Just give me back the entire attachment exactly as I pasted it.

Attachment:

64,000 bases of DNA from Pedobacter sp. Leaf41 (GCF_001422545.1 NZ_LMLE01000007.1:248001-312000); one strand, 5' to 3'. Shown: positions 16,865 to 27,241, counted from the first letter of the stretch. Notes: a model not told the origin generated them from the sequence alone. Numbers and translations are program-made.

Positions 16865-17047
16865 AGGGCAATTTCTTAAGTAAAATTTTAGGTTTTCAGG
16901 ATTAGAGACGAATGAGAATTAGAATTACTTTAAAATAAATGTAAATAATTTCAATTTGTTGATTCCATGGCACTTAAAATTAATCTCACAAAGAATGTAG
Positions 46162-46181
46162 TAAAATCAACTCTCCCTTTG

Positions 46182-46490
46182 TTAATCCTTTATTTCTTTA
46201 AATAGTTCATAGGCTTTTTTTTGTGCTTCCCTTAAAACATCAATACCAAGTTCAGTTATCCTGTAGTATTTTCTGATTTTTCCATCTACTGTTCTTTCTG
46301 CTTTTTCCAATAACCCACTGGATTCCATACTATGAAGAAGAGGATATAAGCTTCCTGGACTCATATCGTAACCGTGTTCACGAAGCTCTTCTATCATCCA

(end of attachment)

64,000 bases of DNA from Pedobacter sp. Leaf41 (GCF_001422545.1 NZ_LMLE01000007.1:248001-312000); one strand, 5' to 3'. Shown: positions 16,865 to 27,241, counted from the first letter of the stretch. Notes: a model not told the origin generated them from the sequence alone. Numbers and translations are program-made.

Positions 16865-17047
16865 AGGGCAATTTCTTAAGTAAAATTTTAGGTTTTCAGG
16901 ATTAGAGACGAATGAGAATTAGAATTACTTTAAAATAAATGTAAATAATTTCAATTTGTTGATTCCATGGCACTTAAAATTAATCTCACAAAGAATGTAG
Positions 46162-46181
46162 TAAAATCAACTCTCCCTTTG

Positions 46182-46490
46182 TTAATCCTTTATTTCTTTA
46201 AATAGTTCATAGGCTTTTTTTTGTGCTTCCCTTAAAACATCAATACCAAGTTCAGTTATCCTGTAGTATTTTCTGATTTTTCCATCTACTGTTCTTTCTG
46301 CTTTTTCCAATAACCCACTGGATTCCATACTATGAAGAAGAGGATATAAGCTTCCTGGACTCATATCGTAACCGTGTTCACGAAGCTCTTCTATCATCCA